Your letter of June 13th came to hand on Saturday telling me of the nuns having received a letter from Mt. T Darchy of Headingly Station (Dick Darchy, father of Vada and Betty). Well my pet he is your cousin, my nephew. I have often spoken to you of my brother Frank, well this Tom Darchy is his son and it was to him that the Cloncurry post office people sent my missing letters and he knowing I was here kindly sent them on so all have arrived as I wrote to the good nuns when I received them for I did not like for them to have any doubt on the subject. Well by the time you get this note (for note it is only) you will have said goodbye to dear Mum for a while for she will leave two days before you get this unless they have an evening post delivery on Saturdays now. I hope she will have a good trip and she will arrive quite good after her long journey. …. I suppose you heard Aunt Rose is married…. (Lil was later to live with Rose for a time). 

Goodbye my pet try your hardest to learn quickly. From your loving Dad xxxxxxxxxx.

Louis was joined at “Yanna” by Nina soon after he wrote that letter. Most likely she travelled by coastal steamer from Sydney to Brisbane or Townsville, then by train or Cobb & Co. coach to Charleville.

Louis Darchy died in Charleville, Queensland on 2 January 1910. He and Nina had been working as a married couple at Yanna Station for about 6 months before arriving at Hackett’s Hotel in Charleville (which incidentally burnt down a year later). He died by strychnine poisoning, self-administered.

Back to the present (July 2016):

I have long wanted to revisit Charleville. In 1971 my first husband Geoff and I drove straight through, as i did not know the family history then. Here is a page from a booklet I published about that trip:

Dave and I visited the cemetery but it was impossible to find Louis’ grave site. Since Darch and Jan took the photo above, the cemetery has been badly flooded, probably more than once, and many grave markers displaced. It was obvious that despite careful efforts by cemetery volunteers many grave locations can probably never be determined with certainty. Louis’ remains may or may not still be there; they could have been washed away by the river. Perhaps that is where he would prefer to be.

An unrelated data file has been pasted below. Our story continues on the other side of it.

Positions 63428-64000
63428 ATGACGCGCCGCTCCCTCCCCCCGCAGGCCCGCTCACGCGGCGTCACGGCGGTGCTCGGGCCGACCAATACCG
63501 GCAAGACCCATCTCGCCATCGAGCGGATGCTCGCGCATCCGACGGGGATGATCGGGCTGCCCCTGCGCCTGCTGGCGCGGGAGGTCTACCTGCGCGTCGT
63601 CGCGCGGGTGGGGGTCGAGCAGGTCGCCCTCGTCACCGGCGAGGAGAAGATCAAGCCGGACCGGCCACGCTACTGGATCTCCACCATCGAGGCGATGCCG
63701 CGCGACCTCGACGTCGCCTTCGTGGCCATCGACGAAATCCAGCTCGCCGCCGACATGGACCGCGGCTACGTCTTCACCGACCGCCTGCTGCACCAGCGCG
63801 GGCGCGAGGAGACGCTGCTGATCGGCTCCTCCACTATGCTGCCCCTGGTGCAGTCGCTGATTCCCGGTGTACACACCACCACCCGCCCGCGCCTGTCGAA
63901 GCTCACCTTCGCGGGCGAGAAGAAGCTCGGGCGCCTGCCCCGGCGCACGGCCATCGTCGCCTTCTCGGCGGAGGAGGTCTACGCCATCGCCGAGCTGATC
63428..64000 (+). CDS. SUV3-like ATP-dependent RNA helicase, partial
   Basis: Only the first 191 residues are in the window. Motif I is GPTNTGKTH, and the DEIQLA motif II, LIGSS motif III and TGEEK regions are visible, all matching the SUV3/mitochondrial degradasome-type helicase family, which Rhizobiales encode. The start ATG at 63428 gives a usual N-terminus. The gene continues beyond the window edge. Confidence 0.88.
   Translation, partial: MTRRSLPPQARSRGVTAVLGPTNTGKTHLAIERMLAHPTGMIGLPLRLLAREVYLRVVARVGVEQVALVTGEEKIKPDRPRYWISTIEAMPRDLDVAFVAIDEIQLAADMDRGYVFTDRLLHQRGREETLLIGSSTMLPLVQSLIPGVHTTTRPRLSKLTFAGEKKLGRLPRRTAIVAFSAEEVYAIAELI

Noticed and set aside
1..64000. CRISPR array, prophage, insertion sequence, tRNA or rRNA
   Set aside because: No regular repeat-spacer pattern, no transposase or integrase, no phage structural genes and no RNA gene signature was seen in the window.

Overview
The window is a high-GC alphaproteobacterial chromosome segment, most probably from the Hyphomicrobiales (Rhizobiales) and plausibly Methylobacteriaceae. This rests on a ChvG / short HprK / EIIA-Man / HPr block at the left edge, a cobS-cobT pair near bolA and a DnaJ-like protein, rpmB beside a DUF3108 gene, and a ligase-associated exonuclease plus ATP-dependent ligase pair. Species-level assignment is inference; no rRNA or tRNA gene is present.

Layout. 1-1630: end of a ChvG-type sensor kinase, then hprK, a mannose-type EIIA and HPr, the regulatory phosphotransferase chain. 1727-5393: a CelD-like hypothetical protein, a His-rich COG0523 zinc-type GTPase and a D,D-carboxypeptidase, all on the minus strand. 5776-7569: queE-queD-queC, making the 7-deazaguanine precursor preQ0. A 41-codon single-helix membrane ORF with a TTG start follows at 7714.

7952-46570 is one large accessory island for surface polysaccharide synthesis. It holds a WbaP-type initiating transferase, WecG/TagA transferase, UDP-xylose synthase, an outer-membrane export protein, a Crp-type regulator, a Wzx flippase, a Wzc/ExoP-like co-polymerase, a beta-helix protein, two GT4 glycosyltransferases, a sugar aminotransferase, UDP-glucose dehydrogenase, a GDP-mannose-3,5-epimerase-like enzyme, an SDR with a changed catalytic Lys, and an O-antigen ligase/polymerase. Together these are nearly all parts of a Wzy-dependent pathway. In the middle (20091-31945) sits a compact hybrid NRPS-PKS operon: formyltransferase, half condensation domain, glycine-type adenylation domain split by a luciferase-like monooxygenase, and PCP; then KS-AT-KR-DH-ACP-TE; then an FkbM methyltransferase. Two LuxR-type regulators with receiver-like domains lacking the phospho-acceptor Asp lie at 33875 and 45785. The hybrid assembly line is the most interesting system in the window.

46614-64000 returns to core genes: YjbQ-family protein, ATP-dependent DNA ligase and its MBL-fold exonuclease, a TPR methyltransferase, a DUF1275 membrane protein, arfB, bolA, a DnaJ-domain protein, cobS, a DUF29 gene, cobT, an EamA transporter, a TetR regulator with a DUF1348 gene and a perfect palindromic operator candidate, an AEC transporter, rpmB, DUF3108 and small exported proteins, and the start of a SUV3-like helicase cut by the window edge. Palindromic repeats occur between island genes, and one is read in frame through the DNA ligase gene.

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We visited Charleville’s Historic house Museum built in 1889. Louis would probably have visited it when it was a bank. A couple of old photographs caught my eye – these would be from Louis’ time in the area.

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A charming museum worker helped search all their photographs, and turned up the following – first, Hackett’s Hotel ….

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… and then – two photos of “Yanna” Station! Nina most likely worked as a cook so it is spine-tingling to think she just might be in the second photo.

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Here’s another old hotel, note the wide street, and the courthouse where the inquest on Louis would have been held.

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In 1910 Louis was listed in the electoral roll as being an overseer at “Clonagh” station north of Cloncurry. Here is a photo of the country near Cloncurry which I took some days after our visit to Longreach. There had been some good rain in the previous month. I imagine the country around “Clonagh” would be similar.